ESPN’s latest documentary, The Last Dance, is a ten-part documentary series chronicling the 1997-1998 Chicago Bulls and their journey to their sixth championship. The Bulls gave the documentary team unprecedented coverage, giving us a truly immersive experience into what one of the greatest teams the NBA has ever had went through during their final season.
Growing up in a suburb of Chicago throughout the 90’s, this Bulls team was an essential part of my life growing up. To say I am excited about The Last Dance would be an understatement. It is one of my most anticipated movies of 2020 and a true event.
Here is a recap and my review of Episode Two of The Last Dance.
Episode Two starts by looking at Scotty Pippen, who many considered to be the Robin to Jordan’s Batman. Though Pippen played second fiddle to Jordan, he wasn’t a simple role player. Pippen was a bonafide superstar and one of the best players to ever play in the NBA. Jordan mentions in an interview that he wouldn’t have been as successful in his career without Pippen.
We look back and Pippen’s life growing up in a large, struggling family, to his journey through college at the University of Central Arkansas, where he started off as an equipment manager and made his way on to the basketball team due to other players not being academically eligible. While playing at UCA, Pippen hit the weight room, along with hitting a gigantic growth spurt, and became a highly touted player and getting drafted 5th overall in the 1987 by the Seattle Supersonics, only to be traded to Chicago. As a rookie, Pippen came in cocky and thinking he was the man, only to realize it was not only Jordan’s team, but his league. This is something I wish this episode dove into more. I wanted to see how Jordan and Pippen bonded throughout the early years and what made them become arguably the greatest duo in NBA history. Maybe they will dive into this more in later episodes, but since we already had an episode about Jordan and this episode was focused on Pippen, this might have been a good time to show this.
After going though Pippen’s personal life growing up, we cut to the 1997-1998 season. Pippen hurt his ankle at the end of the 1996-1997 season and rather than get surgery on it over the summer to be ready for the next season, Pippen didn’t want to ruin his summer and decided to wait until the season began to get his surgery, forcing him to sit out the first part of the season. Though not sitting right with some of his teammates, Jordan one of them, Pippen had a reason for it. He was underpaid, under-appreciated, and fed up with GM Jerry Krause and the way he was treating him.
Pippen’s act of protest caused some issues on the team. Jordan was playing like a man possessed, but he was winded from carrying the team, though their record was something to be desired. Jordan was frustrated and did everything he could to win while Pippen was out. This then takes us back to Jordan as child and him growing up. Jordan has always been known as a crazy competitor, doing everything in his power to win at whatever he does. Jordan credits this competitiveness to his brother Larry, who was more competitive than Jordan growing up. What was up for grabs was the affection of their father and Jordan wanted nothing more than to get his father’s approval. This was a touching moment in this episode that answered a lot about why Jordan played the way the he did.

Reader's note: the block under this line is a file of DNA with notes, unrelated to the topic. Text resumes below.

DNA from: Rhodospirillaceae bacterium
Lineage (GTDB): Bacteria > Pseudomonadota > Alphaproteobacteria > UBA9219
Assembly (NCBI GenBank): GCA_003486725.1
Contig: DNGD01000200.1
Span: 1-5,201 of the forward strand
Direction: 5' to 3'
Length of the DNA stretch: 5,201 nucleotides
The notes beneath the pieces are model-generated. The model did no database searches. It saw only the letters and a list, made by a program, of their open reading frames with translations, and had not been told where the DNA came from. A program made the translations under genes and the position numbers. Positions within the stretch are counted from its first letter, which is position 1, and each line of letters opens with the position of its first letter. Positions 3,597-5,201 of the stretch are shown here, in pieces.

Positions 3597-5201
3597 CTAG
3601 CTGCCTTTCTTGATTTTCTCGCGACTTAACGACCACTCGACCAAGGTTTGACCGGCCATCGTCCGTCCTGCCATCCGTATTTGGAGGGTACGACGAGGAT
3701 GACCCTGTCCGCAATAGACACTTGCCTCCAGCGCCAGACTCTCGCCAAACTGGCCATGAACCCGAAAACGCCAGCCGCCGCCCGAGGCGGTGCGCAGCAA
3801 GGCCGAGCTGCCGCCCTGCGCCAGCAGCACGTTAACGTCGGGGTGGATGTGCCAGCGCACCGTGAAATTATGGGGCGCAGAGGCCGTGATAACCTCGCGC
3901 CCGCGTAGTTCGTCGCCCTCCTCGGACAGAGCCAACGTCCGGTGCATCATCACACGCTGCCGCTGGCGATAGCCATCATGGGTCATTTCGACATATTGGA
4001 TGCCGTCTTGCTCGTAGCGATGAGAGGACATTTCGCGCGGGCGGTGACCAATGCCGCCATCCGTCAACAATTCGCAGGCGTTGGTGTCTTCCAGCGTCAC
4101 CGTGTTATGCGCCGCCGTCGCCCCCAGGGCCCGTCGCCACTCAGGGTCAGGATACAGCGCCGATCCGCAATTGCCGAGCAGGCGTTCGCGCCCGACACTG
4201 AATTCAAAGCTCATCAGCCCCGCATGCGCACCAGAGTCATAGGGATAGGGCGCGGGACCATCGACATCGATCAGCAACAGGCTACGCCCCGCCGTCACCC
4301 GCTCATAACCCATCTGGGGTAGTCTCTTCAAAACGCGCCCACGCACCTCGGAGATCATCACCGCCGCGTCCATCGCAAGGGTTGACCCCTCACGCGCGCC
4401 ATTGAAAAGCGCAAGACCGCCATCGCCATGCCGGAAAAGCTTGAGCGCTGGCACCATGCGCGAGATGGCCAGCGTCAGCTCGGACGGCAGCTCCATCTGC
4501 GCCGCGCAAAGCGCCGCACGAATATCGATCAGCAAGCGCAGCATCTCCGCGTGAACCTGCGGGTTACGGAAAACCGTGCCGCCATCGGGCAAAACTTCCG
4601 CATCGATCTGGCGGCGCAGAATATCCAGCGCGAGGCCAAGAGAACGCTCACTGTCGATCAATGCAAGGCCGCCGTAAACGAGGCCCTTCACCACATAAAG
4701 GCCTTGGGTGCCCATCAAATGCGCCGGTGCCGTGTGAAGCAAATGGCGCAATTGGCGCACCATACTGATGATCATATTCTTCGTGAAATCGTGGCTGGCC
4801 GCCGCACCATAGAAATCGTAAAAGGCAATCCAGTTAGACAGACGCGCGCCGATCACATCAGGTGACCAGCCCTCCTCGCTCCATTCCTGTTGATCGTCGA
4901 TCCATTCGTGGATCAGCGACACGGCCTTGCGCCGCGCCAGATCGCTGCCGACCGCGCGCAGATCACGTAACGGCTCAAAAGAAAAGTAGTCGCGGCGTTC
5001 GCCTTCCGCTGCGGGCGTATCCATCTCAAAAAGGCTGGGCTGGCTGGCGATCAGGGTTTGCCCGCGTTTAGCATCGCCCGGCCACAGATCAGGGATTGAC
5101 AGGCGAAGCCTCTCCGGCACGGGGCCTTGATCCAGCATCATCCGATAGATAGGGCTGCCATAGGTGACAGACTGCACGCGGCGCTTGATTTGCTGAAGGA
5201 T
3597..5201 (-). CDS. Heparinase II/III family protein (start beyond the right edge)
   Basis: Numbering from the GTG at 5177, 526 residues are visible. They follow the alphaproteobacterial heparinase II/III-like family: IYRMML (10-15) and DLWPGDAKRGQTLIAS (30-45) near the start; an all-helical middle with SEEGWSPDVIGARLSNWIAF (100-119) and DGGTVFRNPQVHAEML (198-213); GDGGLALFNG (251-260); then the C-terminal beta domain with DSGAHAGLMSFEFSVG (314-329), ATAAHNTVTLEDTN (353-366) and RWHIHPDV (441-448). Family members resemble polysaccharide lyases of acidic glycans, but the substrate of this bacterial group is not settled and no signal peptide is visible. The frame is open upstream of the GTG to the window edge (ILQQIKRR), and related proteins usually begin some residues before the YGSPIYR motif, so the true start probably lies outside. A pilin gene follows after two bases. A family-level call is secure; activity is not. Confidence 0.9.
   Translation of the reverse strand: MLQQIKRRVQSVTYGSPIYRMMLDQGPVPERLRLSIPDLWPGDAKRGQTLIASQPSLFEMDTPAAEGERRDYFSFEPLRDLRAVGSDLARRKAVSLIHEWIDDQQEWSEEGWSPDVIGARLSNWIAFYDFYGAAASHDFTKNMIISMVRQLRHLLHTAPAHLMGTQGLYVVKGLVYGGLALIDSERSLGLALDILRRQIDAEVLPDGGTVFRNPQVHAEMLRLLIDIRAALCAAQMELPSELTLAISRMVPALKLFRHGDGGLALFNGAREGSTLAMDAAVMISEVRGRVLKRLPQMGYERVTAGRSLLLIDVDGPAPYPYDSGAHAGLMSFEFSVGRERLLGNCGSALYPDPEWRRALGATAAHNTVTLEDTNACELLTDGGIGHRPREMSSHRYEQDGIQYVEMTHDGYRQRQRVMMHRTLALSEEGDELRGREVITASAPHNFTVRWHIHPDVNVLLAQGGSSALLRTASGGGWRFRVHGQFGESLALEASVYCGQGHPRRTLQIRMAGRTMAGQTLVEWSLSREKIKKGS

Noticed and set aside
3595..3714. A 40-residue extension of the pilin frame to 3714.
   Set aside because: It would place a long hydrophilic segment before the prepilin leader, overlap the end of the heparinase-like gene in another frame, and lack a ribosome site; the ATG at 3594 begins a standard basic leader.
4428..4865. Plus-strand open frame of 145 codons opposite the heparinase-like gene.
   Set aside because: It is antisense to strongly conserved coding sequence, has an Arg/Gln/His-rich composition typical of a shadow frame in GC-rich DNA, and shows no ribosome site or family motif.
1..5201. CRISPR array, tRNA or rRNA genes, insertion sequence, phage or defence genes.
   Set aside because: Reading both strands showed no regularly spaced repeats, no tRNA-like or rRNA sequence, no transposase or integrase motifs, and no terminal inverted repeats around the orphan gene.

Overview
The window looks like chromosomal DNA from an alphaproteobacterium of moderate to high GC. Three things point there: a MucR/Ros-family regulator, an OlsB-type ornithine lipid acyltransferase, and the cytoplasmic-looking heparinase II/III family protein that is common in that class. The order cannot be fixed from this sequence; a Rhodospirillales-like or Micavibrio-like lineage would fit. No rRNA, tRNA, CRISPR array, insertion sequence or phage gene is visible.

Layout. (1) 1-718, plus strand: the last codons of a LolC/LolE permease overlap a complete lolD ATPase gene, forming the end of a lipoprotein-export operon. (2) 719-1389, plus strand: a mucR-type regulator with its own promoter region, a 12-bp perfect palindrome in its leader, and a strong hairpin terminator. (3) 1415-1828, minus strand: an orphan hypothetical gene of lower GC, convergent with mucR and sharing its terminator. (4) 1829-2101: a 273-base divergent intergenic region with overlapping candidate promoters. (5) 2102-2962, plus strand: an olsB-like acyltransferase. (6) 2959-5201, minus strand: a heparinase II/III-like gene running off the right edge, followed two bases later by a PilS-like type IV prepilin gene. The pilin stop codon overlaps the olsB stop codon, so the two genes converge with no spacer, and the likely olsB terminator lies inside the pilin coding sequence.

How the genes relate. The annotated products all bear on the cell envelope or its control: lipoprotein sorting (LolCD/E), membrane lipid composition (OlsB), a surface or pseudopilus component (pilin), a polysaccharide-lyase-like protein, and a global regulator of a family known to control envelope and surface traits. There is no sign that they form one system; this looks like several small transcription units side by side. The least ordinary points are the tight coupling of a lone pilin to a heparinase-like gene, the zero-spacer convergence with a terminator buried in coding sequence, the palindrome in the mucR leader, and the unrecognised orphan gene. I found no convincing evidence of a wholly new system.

Episode Two then jumps to the 1985-1986 season, where Jordan got hurt in the third game of the season, sitting out most of the season. He was losing his mind sitting on the bench and when he was allowed to come back, he was put on a minutes restriction of fourteen minutes a game, something that didn’t sit right with Jordan at all. Jordan’s tenacity in his brief minutes a game got the Bulls to the playoffs. Though not winning their opening series against the Boston Celtics, the number one team in the Eastern Conference, Jordan’s performance in that series solidified his greatness in just his second year in the league. Celtic forward Larry Bird said of Jordan’s performance, “That wasn’t Michael Jordan out there. That was God disguised as Michael Jordan.” That’s the highest praise from an all-time great.
Episode Two finishes with turmoil between Pippen and Krause coming to ahead, with Pippen confronting Krause, berating him in front of the whole team to the point where Phil Jackson and some other teammates had to step in. Pippen then demands to be traded, not wanting to step on a basketball court in a Bulls uniform ever again. Though we know the outcome, the episode ends on a cliffhanger of sorts. I’m interested in seeing how that issue got solved, since Pippen was so infuriated with Krause and the Bulls. Even though I enjoyed learning about how Jordan got his competitive spirit, I really with this episode was fully focused on Pippen and how the relationship between him and Jordan blossomed into one of the greatest duos in sports history.
Still, two episodes in and this documentary is something to behold and needs to be watched by everyone, whether you’re a fan of basketball or not.
The Last Dance airs Sunday nights on ESPN at 8pm CST.
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